My all-time favorite, or what I like to call Who’s Afraid of Virginia Woolf (1962) But With Actual Monsters, The Crate features Hal Holbrook as sedate university professor Henry Northrup and Adrienne Barbeau as Wilma, his loud, alcoholic faculty wife and literal hot 80’s mess.  Henry finds an unopened specimen crate under the stairs that seems to have the answer to all his problems.  I never explain my titles, but Tom Savini nicknamed the monster “Fluffy”.  (There, are you happy?  The things I do for you people).
Not for the katsaridaphobic, They’re Creeping Up on You is another one-man show (unless you count all the roaches) featuring EG Marshall as a reclusive millionaire with a germ phobia living in a hermetically sealed, high tech penthouse.  Not withstanding Stephen King’s shaky performance, this is the weakest segment.  It might have played better if it had been moved somewhere in the middle, and The Crate had closed the feature.
Watch out for the Tom Savini cameo as Garbage Man #2 during the wraparound story, and 10-year-old Joe King, better known these days as author Joe Hill as Billy, the son who kills his abusive father, John Carpenter collaborator Tom Atkins, with a voodoo doll.  (Is that a spoiler?  Dude, it’s a 35-year-old movie).  It’s not George A. Romero’s best movie, but it was a commercial success, and generated a mainstream popularity that led to the Tales of the Darkside TV series (1983), and Monkey Shines (1988).












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Wednesday, July 19, 2017

When You Think You’re a Vampire, or Thoughts on George A. Romero’s Martin



George A. Romero’s most cinematic film, Martin (1978) is a Hitchcock-esque horror thriller that follows a modern vampire serial killer.  John Amplas, with a 70’s Johnny Depp sullen teen vibe portrays the title character, who claims to be 85 and born in 1892 and victim of a family curse, and lives with his Uncle Cuda who insists on calling him Nosferatu and hanging up garlic in the doorways.  It’s hard to have sympathy for Martin because he’s an actual serial killer who drugs women and bathes in their blood (in the days before DNA and forensic science).  He is methodical in his planning, or stalking, but awkward and withdrawn in most social situations.  It’s almost as if he comes alive only when he’s killing, and then retreats once again, back into his lonely shell.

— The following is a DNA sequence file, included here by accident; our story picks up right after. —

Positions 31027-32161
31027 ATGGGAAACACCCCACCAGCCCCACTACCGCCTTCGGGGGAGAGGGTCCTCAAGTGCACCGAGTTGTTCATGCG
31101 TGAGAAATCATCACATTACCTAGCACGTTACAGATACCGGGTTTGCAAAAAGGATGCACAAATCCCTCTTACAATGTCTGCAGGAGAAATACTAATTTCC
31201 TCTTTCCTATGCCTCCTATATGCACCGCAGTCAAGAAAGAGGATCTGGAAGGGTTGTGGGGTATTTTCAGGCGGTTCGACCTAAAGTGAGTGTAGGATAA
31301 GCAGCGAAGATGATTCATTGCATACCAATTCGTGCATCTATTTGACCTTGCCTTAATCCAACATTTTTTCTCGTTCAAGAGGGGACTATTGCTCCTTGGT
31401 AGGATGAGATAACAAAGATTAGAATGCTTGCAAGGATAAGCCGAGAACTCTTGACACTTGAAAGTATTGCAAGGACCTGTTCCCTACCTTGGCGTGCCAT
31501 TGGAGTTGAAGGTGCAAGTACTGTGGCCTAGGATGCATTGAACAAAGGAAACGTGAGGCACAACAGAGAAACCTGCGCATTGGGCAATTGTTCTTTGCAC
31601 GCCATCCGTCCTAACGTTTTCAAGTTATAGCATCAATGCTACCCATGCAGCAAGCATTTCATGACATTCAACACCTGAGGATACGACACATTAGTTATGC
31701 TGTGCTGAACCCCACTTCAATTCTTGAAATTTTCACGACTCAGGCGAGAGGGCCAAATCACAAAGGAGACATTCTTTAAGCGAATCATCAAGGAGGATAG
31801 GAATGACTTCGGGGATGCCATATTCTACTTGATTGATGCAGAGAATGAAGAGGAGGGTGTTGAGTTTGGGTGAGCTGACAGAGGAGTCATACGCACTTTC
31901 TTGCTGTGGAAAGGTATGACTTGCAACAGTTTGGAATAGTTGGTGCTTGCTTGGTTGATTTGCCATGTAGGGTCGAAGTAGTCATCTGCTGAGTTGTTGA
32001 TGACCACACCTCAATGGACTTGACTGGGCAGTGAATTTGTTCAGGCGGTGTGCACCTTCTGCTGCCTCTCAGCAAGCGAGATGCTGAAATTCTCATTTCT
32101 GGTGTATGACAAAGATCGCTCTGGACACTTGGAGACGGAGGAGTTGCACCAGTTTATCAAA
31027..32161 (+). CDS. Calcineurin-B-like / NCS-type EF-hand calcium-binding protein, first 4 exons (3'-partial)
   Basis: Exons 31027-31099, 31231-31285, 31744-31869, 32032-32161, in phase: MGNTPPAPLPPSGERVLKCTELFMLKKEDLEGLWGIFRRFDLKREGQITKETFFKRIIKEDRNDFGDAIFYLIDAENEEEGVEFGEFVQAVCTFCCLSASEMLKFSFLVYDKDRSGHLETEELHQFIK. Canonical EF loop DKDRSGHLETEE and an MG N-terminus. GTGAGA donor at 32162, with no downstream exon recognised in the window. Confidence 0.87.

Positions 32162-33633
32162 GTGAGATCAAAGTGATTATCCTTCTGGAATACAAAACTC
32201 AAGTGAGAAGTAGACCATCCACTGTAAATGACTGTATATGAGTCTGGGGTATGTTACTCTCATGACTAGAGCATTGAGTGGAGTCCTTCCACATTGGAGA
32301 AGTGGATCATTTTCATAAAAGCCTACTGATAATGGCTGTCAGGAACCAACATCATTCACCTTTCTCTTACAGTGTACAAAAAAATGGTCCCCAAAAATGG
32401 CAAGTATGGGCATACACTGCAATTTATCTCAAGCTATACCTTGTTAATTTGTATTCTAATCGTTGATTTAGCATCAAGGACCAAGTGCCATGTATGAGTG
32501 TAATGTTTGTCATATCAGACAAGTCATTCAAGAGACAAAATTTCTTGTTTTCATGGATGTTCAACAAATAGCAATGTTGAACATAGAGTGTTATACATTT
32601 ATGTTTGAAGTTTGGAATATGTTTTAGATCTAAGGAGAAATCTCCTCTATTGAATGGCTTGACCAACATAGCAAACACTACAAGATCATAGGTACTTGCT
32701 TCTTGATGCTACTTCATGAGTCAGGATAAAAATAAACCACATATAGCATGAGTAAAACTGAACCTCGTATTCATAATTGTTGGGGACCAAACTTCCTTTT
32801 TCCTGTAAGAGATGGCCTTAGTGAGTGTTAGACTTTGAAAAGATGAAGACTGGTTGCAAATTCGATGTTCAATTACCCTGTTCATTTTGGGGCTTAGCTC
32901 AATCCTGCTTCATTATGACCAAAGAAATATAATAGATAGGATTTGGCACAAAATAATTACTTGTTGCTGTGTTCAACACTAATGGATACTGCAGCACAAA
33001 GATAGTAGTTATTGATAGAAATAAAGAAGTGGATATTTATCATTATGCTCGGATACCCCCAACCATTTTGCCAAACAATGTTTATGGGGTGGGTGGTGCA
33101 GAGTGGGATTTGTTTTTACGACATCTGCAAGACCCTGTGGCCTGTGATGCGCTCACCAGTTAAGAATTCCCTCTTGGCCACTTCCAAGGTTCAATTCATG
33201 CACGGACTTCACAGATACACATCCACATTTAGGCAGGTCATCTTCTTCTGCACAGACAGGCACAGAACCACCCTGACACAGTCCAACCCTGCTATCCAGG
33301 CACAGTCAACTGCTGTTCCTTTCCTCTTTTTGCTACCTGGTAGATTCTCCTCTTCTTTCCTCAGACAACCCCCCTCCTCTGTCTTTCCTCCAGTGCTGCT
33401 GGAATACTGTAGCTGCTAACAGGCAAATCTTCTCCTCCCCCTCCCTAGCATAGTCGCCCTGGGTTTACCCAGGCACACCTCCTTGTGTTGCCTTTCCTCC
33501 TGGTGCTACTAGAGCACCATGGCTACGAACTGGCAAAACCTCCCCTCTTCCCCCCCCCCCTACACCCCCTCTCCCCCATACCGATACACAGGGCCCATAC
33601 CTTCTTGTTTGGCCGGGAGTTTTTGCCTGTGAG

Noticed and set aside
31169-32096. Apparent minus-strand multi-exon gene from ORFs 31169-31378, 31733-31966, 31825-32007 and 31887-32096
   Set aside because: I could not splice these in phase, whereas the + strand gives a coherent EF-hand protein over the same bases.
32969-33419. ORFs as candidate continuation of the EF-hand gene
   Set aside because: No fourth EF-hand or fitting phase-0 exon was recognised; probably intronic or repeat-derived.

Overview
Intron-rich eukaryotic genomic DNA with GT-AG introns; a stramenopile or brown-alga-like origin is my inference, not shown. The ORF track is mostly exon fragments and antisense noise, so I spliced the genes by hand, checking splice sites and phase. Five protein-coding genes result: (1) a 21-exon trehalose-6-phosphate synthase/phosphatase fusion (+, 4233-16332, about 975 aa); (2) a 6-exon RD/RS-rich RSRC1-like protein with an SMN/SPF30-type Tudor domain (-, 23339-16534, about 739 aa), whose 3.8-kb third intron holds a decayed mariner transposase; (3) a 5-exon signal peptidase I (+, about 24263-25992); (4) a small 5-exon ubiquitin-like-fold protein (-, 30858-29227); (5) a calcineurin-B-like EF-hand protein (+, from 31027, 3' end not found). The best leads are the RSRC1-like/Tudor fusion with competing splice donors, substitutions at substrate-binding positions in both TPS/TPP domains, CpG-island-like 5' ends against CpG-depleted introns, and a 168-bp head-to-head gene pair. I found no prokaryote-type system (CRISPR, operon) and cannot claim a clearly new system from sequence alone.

The movie is in color, but there are ambiguous black and white flashbacks or fantasies, where the director leaves it up to the viewer as to whether there’s something supernatural going on, or he’s just another teen killer with a blood fetish.  Reminiscent of Psycho (1960) in both subject matter and tone, Martin holds a well deserved 96% rating on Rotten Tomatoes and is arguably his best film if we discount Night of the Living Dead (1968).  Watch out for Tom Savini’s cameo as Arthur, Martin’s cousin Christina’s boyfriend.







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Tuesday, July 18, 2017

The Non-Zombie (so, Living?) Moto-Knights of the Round Table, or Thoughts on George A. Romero’s Knightriders



Hey, do you like motorcycle movies?  Did you just see John Boorman’s Excalibur (1981)?  Well, do I have the movie for you!  I would have entitled this post "George A. Romero’s Easy Rider Excalibur", but it seemed disrespectful or at the very least discourteous coming on the heels of one of my favorite director’s untimely but regrettably not unexpected demise (1944-2017).
Knightriders (1981) showed a confusing side of director George A. Romero; it’s not a parody, not a comedy, not an action movie, just a straight-up romantic drama with motorcycle stunts about a King Arthur themed renaissance troop.  His zombie movies always had a political message at their core, and while Knightriders was released in 1981 it still carried that essential 60’s idealism of creating a better world by looking toward the past and embracing the values of courtly love and knightly honor.
Ed Harris, currently the Man in Black in Westworld is King William, the leader of the renaissance troop that jousts with motorcycles, while special effects guru Tom Savini is his rival Morgan, the black knight.  In addition to Merlin, the movie includes a Friar Tuck and Ken Foree from Dawn of the Dead (1978) as Little John (I told you it was confusing).  Also with Patricia Tallman, Lyta Alexander from Babylon 5 and 90’s Barbara from Night of The Living Dead (1990, directed by Tom Savini, an I would assume they met on this film), as Julie, a teen who runs away with one of the knights.
Watch out for the Stephen King cameo, working on Creepshow (1982) with the director he makes an appearance in the crowd as “Hoagie Man”, along with his wife Tabitha, in his big screen debut.